What’s day three in Kaikoura been like then?

It has been three days since a magnitude 7.5 earthquake rocked the country and cut off Kaikoura.

Here’s what you need to know.

Power supply is intermittent, and could take weeks to restore to rural areas.

There is no functioning sewerage system in the town, and Civil Defence said it is looking to bring in chemical wipes and sanitiser.

Fuel is available for the emergency services only, but is expected to be fully available by the weekend.

Prime Minister John Key is pledging a business support package in the next 42-48 hours.

Half of Kaikoura has access to the town water supply and Civil Defence is expecting that to be increased to 75 percent by mid-morning.

HMNZS Wellington has reached Kaikoura and the Canterbury is on the way, with helicopters already ferrying people away.

Vessels Frigates from Australia, Canada and the United States are also due to arrive in Kaikoura this morning, after being diverted from a naval gathering in the Hauraki Gulf.

However, there is concern the quake has changed the seabed, stopping boats from being able to dock.

Road contruction company Fulton Hogan says there are more than 200 slips near Kaikoura and the initial clean up will cost millions.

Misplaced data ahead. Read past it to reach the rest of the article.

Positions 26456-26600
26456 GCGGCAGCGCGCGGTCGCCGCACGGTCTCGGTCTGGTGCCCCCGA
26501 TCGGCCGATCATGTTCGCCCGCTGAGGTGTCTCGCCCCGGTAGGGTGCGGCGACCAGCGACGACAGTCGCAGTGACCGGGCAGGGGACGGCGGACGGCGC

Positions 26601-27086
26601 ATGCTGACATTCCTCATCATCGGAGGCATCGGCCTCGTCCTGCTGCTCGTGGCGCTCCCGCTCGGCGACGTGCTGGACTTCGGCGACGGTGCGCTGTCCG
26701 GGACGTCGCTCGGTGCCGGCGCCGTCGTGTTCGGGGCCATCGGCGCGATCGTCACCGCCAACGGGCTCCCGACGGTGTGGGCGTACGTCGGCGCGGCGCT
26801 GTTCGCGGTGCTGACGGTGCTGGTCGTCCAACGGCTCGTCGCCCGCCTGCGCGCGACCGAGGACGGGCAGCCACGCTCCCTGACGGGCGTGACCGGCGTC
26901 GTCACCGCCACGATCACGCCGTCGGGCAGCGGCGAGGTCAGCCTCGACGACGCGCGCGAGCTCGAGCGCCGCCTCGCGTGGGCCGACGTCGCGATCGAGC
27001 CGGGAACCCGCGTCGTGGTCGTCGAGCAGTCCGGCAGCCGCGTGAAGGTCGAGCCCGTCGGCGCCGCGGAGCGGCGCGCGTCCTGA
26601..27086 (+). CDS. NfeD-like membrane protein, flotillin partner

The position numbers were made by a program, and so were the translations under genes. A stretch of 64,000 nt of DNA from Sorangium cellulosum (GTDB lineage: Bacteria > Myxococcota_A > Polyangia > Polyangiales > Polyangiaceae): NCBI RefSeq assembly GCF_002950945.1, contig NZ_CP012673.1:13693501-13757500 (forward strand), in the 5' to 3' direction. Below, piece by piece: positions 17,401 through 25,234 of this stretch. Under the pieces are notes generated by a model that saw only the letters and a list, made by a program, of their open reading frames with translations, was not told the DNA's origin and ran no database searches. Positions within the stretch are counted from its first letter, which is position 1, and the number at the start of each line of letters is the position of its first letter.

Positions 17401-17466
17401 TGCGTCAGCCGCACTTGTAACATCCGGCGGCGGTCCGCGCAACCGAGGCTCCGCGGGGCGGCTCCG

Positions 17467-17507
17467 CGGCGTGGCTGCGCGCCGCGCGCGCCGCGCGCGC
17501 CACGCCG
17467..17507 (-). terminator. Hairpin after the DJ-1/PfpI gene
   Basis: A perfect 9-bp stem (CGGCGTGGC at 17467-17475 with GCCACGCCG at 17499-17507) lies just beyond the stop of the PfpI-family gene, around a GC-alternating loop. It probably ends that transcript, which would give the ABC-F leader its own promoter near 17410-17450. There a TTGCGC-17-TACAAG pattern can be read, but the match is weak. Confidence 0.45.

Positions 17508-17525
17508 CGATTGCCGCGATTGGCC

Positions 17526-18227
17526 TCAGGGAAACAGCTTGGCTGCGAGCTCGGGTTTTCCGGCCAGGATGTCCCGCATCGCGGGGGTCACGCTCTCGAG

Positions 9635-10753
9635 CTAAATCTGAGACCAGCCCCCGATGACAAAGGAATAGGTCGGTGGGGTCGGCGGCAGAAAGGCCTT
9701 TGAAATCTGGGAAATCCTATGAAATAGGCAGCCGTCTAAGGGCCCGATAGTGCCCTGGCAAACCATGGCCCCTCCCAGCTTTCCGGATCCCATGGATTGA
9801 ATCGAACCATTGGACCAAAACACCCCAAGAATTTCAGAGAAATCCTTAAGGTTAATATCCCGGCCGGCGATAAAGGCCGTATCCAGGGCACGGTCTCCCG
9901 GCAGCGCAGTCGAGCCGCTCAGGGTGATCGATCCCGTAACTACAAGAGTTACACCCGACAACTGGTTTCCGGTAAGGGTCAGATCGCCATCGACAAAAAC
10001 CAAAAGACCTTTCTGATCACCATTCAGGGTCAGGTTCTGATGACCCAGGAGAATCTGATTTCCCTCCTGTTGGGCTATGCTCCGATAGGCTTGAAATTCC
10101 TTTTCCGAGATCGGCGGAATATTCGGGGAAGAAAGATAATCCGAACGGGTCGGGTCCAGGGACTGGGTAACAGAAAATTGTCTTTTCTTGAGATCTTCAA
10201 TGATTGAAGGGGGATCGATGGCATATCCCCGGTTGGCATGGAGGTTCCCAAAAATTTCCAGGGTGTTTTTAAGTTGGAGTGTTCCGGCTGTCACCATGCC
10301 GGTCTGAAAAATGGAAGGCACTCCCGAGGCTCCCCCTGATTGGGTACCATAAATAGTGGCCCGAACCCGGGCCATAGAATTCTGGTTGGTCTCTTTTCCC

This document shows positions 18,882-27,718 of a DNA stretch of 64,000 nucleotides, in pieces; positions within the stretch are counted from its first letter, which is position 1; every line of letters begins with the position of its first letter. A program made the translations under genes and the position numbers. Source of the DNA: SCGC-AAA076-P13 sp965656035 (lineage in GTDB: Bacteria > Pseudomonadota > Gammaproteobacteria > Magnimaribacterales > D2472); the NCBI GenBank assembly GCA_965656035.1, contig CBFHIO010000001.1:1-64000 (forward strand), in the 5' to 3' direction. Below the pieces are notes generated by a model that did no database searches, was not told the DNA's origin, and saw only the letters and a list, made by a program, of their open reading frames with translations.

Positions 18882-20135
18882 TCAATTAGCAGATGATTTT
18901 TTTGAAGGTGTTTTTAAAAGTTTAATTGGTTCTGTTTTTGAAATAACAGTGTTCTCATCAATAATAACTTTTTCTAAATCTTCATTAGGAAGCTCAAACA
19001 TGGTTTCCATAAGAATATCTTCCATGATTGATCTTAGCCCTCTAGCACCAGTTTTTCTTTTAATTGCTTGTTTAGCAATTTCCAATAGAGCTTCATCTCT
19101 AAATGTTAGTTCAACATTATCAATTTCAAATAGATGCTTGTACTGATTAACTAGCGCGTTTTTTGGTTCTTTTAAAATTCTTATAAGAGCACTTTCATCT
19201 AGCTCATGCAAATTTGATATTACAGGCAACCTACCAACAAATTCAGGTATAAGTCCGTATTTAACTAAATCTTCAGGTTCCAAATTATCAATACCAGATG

Twenty five soldiers are going door-to-door to check on people.

NZTA’s highway manager Neil Walker says there are teams working on bridges and looking at slips on Route 70 between Culverden and Kaikoura.

The inland route between Picton and Christchurch is open, but this route takes about 90 minutes more than State Highway One through Kaikoura.

At least a quarter of the people who live in the tiny North Canterbury town of Waiau are sleeping at the local school because their homes are so badly quake damaged.

They are without power, a water supply or cellphone coverage and the Waiau School principal, Mary Kimber says many of the town’s 400 residents have simply left.

Let’s hope the whinging poms and that Belgian are still enjoying our hospitality for another day. ?Or two.